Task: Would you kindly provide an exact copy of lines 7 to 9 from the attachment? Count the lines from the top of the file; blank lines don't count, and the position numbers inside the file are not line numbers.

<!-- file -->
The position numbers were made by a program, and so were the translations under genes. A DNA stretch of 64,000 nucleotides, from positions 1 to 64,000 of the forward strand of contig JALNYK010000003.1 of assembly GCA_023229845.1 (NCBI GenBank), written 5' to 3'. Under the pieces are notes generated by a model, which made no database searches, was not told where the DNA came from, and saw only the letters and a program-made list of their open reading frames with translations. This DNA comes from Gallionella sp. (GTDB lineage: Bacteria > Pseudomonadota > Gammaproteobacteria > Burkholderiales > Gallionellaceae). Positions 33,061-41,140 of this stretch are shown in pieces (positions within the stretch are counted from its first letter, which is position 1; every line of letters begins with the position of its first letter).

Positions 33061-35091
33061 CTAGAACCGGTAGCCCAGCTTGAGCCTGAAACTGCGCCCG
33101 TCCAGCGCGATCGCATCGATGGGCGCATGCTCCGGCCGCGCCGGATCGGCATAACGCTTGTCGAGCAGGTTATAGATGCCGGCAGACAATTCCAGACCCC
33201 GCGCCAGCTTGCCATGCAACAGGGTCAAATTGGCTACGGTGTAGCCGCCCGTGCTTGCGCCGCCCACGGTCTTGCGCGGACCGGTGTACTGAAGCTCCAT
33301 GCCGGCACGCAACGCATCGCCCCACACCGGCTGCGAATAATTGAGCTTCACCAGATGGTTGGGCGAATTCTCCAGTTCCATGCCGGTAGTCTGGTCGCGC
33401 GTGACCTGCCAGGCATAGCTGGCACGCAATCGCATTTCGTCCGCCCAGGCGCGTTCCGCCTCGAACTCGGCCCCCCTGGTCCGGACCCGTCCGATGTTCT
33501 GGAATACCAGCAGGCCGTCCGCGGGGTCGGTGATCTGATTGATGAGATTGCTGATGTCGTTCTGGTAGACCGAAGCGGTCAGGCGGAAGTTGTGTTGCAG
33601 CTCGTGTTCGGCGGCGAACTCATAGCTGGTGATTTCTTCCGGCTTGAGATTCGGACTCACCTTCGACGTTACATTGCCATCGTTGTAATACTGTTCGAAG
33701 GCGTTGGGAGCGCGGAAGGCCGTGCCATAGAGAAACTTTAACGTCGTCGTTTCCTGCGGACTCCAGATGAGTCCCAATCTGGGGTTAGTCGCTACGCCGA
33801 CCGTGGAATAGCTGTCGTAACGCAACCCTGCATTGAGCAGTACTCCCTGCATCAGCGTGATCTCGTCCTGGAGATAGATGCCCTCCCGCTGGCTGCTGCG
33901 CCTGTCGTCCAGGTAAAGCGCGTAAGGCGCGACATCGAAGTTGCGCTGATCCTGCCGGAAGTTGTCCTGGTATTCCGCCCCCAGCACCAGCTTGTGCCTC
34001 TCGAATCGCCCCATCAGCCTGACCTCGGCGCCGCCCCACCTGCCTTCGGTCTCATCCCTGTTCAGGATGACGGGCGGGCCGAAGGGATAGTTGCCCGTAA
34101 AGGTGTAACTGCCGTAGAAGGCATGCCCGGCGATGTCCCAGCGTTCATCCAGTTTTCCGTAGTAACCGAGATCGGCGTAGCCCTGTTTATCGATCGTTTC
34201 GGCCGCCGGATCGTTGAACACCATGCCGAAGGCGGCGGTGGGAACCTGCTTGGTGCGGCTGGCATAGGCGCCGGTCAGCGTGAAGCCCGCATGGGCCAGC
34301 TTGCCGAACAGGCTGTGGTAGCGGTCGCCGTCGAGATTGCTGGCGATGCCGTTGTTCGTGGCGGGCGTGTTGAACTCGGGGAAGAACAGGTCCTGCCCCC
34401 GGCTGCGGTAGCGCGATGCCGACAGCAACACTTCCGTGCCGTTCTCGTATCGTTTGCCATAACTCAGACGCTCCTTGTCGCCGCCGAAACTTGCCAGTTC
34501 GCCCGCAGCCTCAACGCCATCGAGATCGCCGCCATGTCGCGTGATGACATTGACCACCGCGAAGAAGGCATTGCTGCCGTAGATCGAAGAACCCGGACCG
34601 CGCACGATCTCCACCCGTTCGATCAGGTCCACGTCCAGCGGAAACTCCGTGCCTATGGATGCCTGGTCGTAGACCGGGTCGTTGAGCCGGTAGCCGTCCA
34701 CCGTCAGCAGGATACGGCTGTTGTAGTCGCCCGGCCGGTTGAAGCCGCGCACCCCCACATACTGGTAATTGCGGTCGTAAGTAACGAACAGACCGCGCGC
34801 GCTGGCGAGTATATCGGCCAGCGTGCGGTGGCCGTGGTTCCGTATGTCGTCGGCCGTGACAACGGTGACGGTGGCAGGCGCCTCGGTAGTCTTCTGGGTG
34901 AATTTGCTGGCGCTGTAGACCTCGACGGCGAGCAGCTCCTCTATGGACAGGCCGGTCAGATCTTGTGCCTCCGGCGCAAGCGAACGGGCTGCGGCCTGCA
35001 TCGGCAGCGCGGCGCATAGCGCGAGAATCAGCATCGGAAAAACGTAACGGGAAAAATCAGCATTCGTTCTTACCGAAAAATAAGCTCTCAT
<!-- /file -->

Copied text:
33401 GTGACCTGCCAGGCATAGCTGGCACGCAATCGCATTTCGTCCGCCCAGGCGCGTTCCGCCTCGAACTCGGCCCCCCTGGTCCGGACCCGTCCGATGTTCT
33501 GGAATACCAGCAGGCCGTCCGCGGGGTCGGTGATCTGATTGATGAGATTGCTGATGTCGTTCTGGTAGACCGAAGCGGTCAGGCGGAAGTTGTGTTGCAG
33601 CTCGTGTTCGGCGGCGAACTCATAGCTGGTGATTTCTTCCGGCTTGAGATTCGGACTCACCTTCGACGTTACATTGCCATCGTTGTAATACTGTTCGAAG